Sequoia Software buys Radian

Both firms specialize in applications of XML, a computer language

August 20, 1999|By Amanda J. Crawford | Amanda J. Crawford,SUN STAFF

Sequoia Software Corp. of Columbia announced yesterday that it has purchased Radian Systems Inc. of Arlington, Va., for an undisclosed amount of stock and cash.

Privately held Sequoia makes Web-based software to manage corporate information using the computer language XML. Radian makes software that converts data into XML.

"Putting the two products together is a powerful solution," said Sequoia Chief Executive Officer Richard C. Faint Jr.

Faint said the companies entered into a business partnership this year and began planning the acquisition in May. In October, Sequoia will release new software, Sequoia XML Portal, that will combine the two companies' products, he said.

Faint said the acquisition also "brings us to the kind of size that will give us the ability to go public." He said the company plans to go public next year, but would not give additional details.

"We are growing very, very rapidly. They were also growing swiftly. We think the two companies combined this year will increase revenue by 200 percent," he said.

Faint declined to disclose financial data.

The acquisition will also enable Sequoia to expand the markets that it has traditionally served. Sequoia has primarily drawn its customers, such as Kaiser Permanente and the Johns Hopkins Health System, from the health care industry. Most of Radian's customers, which include General Electric and Prudential Investments, have been in the manufacturing and financial industries.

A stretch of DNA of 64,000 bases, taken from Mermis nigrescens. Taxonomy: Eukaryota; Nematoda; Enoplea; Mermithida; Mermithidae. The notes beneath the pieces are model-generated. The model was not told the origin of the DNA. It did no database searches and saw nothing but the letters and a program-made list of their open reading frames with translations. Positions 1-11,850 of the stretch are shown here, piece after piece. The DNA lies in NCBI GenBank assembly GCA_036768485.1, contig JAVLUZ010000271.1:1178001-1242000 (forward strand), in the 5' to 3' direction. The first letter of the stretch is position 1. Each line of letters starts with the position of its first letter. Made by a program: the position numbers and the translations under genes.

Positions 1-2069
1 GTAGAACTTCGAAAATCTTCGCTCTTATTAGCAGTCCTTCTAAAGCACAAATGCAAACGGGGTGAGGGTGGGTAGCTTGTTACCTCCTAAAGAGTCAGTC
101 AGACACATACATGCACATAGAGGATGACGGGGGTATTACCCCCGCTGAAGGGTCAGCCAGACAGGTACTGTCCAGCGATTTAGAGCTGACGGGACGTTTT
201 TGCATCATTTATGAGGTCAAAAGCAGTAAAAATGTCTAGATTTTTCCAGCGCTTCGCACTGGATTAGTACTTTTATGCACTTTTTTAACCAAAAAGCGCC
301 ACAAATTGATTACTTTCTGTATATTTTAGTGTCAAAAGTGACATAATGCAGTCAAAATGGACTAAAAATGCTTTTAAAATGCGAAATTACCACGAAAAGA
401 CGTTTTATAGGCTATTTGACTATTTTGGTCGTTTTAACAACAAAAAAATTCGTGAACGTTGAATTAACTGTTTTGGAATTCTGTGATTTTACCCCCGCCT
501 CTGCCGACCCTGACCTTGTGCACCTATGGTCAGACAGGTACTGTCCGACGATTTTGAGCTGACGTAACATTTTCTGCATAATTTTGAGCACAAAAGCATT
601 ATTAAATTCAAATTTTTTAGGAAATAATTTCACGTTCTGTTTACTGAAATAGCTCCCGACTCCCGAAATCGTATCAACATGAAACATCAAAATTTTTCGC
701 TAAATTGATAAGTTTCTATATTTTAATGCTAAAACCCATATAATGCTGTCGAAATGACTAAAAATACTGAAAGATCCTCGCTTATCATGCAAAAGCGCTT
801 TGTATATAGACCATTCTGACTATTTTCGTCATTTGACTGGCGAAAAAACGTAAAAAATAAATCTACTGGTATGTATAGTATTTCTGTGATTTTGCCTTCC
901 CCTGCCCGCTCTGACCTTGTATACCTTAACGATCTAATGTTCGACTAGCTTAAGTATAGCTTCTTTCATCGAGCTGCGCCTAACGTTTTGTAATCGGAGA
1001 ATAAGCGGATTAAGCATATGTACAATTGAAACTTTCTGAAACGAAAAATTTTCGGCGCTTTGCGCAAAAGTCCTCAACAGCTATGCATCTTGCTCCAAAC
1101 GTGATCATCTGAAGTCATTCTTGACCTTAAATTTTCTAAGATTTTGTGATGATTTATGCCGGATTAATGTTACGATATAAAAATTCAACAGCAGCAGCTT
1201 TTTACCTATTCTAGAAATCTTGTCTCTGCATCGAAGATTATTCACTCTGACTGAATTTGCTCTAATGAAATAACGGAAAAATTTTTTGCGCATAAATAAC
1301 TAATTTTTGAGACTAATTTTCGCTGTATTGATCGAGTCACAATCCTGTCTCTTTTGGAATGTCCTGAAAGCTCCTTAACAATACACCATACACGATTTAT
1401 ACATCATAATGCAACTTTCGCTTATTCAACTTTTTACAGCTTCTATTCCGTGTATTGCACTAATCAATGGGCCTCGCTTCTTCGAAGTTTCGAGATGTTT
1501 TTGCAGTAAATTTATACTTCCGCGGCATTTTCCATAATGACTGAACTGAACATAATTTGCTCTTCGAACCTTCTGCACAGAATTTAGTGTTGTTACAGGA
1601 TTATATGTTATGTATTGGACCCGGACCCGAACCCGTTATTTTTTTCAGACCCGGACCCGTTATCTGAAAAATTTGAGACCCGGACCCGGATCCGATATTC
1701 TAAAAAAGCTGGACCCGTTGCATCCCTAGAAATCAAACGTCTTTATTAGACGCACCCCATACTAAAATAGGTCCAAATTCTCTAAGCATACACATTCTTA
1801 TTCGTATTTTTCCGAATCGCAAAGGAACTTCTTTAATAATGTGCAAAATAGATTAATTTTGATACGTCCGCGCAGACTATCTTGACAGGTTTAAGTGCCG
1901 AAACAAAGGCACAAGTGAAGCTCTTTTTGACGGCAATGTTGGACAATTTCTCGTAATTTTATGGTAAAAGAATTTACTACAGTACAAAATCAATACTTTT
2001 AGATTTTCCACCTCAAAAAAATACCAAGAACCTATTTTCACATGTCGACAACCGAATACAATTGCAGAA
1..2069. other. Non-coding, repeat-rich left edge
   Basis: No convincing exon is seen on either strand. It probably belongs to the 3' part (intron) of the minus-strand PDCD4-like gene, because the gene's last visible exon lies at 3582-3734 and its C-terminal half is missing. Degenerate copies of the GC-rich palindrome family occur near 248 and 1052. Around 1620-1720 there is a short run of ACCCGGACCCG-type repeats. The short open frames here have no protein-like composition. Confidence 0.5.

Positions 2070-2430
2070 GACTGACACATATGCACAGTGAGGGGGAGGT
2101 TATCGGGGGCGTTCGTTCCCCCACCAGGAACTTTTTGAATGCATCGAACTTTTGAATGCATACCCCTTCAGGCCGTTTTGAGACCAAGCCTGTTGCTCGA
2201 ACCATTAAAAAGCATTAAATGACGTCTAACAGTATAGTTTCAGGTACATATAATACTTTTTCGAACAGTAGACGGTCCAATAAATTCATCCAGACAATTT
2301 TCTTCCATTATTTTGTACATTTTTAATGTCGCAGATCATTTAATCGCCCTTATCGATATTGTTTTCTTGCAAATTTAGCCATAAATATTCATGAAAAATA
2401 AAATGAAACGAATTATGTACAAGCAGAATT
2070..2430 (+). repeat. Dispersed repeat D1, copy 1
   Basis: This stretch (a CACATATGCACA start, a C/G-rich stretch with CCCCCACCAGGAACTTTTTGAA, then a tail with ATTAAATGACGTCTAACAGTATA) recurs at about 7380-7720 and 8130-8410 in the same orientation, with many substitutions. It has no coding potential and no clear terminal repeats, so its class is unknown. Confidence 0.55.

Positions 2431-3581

"Puting the two companies together, there are five vertical markets we'll be participating in: health care, financial, manufacturing, technology and federal, state and local government," Faint said.

Radian's Chief Executive Officer Kenneth E. Tighe becomes executive vice president of Sequoia.

Sequoia had about 80 employees and Radian had about 40 employees before the acquisition.

Faint said there may be one or two individuals whose jobs were duplicated, but the company does not expect to make any "significant" layoffs. "There was really a good fit," he said.

While most of the company's operations will be moved to Columbia, Faint said the company will maintain a presence in Arlington for those employees who can not relocate.

Baltimore Sun Articles
|
|
|
Please note the green-lined linked article text has been applied commercially without any involvement from our newsroom editors, reporters or any other editorial staff.